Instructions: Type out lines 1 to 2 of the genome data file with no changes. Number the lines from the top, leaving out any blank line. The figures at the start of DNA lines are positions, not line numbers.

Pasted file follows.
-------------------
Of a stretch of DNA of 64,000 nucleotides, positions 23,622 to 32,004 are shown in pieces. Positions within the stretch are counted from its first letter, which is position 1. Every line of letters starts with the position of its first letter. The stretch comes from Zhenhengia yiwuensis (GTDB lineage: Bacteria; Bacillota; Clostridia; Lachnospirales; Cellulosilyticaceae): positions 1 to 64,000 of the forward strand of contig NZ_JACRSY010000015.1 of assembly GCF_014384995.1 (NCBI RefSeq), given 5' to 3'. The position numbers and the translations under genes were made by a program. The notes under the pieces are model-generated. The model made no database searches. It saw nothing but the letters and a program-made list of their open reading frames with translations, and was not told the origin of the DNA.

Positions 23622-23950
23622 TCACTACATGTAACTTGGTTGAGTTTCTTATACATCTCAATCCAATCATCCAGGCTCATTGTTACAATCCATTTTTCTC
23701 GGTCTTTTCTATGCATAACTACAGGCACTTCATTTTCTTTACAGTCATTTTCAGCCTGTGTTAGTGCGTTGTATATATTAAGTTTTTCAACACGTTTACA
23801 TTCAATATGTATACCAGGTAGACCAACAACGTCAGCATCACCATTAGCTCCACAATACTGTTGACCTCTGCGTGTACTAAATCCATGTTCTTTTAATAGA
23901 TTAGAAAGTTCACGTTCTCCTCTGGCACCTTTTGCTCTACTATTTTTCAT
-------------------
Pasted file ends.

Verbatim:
Of a stretch of DNA of 64,000 nucleotides, positions 23,622 to 32,004 are shown in pieces. Positions within the stretch are counted from its first letter, which is position 1. Every line of letters starts with the position of its first letter. The stretch comes from Zhenhengia yiwuensis (GTDB lineage: Bacteria; Bacillota; Clostridia; Lachnospirales; Cellulosilyticaceae): positions 1 to 64,000 of the forward strand of contig NZ_JACRSY010000015.1 of assembly GCF_014384995.1 (NCBI RefSeq), given 5' to 3'. The position numbers and the translations under genes were made by a program. The notes under the pieces are model-generated. The model made no database searches. It saw nothing but the letters and a program-made list of their open reading frames with translations, and was not told the origin of the DNA.

Positions 23622-23950